Land consolidation is affected by topography and soil quality. Sharp changes in topography and high level soil heterogeneity limits the land reallocation process during land consolidation (Lemmen et al., 2012; Sonnenberg, 2002). The findings indicate that there exist favourable geographic characteristics. Topographies of both study areas are fairly flat with a height distribution of 100 - 150 and 300 – 350 meters above sea level in the Yaruu and Tindan communities respectively. Height difference in both areas is relatively gentle and is about 50 meters. Soil on the hand is fairly homogenous and mainly composes of vertisols and planosols in the Yaruu and Tindan areas respectively. Where there exist differences in the natural attributes of lands, valuation is used as a platform for comparison and possible exchange (Sonnenberg, 2002). It might be based on market valuation (FAO, 2003) or natural yield potential (Van Dijk, 2003). With respect to the study areas, it stands to reason that the use of yield potential of soil is most suitable bearing in mind that, there is no land market in these areas and agriculture remains the dominant land use.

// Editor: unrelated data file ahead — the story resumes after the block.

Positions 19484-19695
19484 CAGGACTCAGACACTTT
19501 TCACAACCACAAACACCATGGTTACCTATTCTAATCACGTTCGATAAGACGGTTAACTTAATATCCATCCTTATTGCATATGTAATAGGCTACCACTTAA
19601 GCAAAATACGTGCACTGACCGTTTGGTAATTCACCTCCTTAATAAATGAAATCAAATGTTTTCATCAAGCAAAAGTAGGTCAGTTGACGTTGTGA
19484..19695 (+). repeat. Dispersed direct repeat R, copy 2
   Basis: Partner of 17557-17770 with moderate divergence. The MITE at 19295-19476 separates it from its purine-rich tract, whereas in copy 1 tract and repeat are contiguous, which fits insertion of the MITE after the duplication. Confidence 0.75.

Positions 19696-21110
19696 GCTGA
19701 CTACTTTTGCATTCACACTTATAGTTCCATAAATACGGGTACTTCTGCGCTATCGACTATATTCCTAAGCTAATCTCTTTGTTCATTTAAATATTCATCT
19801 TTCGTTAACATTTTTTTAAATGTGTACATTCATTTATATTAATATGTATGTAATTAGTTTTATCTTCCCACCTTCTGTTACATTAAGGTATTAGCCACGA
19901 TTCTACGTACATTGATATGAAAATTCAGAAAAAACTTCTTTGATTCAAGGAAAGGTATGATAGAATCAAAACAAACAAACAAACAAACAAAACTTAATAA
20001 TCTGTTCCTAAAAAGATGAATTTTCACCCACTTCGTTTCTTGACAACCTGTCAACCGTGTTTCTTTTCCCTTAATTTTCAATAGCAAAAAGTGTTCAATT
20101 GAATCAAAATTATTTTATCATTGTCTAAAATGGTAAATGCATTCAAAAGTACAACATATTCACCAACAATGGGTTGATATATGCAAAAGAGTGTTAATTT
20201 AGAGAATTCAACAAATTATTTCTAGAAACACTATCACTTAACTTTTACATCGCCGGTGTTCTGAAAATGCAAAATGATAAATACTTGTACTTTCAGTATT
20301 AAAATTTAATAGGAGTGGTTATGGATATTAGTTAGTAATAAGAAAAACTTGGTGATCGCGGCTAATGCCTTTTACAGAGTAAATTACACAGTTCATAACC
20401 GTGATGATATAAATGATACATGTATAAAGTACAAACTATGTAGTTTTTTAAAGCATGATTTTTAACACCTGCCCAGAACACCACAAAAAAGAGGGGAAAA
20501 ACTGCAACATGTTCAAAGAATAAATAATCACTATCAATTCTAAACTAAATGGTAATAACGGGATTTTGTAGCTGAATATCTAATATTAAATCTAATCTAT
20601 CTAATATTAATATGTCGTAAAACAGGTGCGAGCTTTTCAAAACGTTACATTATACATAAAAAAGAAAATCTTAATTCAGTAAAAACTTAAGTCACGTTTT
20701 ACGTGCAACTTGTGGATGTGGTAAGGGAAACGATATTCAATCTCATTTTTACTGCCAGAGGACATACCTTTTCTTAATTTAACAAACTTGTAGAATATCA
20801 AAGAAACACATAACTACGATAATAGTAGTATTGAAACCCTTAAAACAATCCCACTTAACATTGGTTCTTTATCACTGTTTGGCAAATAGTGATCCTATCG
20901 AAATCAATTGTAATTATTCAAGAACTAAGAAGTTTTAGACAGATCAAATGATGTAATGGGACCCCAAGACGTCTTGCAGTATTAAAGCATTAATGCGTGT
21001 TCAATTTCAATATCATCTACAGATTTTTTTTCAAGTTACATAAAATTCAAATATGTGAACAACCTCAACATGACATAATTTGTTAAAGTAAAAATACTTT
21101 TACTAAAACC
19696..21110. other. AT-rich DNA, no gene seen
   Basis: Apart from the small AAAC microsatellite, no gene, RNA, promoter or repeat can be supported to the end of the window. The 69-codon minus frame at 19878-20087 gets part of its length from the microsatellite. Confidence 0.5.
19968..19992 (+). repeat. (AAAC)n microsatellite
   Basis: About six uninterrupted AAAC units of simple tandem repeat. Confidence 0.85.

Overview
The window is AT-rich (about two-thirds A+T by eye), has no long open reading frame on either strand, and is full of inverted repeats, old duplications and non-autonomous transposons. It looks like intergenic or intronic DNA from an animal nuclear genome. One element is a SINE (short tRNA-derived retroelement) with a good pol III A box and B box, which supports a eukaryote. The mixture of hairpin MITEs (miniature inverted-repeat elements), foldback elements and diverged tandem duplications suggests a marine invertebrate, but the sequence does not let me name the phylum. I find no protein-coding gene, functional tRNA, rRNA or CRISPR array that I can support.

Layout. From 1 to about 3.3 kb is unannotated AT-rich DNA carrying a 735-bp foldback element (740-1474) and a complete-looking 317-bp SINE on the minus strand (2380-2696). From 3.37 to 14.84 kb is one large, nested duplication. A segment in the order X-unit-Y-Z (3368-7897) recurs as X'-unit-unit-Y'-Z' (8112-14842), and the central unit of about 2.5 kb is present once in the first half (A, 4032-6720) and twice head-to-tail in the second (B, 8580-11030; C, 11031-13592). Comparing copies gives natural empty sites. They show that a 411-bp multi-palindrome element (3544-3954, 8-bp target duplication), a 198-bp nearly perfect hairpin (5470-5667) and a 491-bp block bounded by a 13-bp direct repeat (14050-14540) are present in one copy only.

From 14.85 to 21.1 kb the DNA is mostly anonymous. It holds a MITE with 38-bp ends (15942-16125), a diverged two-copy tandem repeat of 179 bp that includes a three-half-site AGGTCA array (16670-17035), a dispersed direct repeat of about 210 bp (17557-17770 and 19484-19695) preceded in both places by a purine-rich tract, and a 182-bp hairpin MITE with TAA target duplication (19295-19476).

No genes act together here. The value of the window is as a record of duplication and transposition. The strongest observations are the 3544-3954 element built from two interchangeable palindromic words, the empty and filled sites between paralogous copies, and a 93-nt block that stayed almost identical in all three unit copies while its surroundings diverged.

5.7 Technical expertise and infrastructure

A combination of technical expertise and infrastructure is required to successfully commence and implement land consolidation. Right from the conception of the decision to consolidate fragmented farmlands, expert knowledge in the fields of planning, land surveying, land administration, financing, engineering and project management is required for preparatory works and actual execution (Van Dijk, 2007). Findings from both study areas revealed that local technical expertise at the community level was lacking. However, human resource is available and could be harnessed from state institutions which are in charge of land management, planning and agricultural development. These institutions include the Land Commission, Town and Country Planning and the Ministry of Agriculture (MoFA). Experts from these institutions could be used in the execution of land consolidation in these customary areas.

6. Conclusion and policy recommendations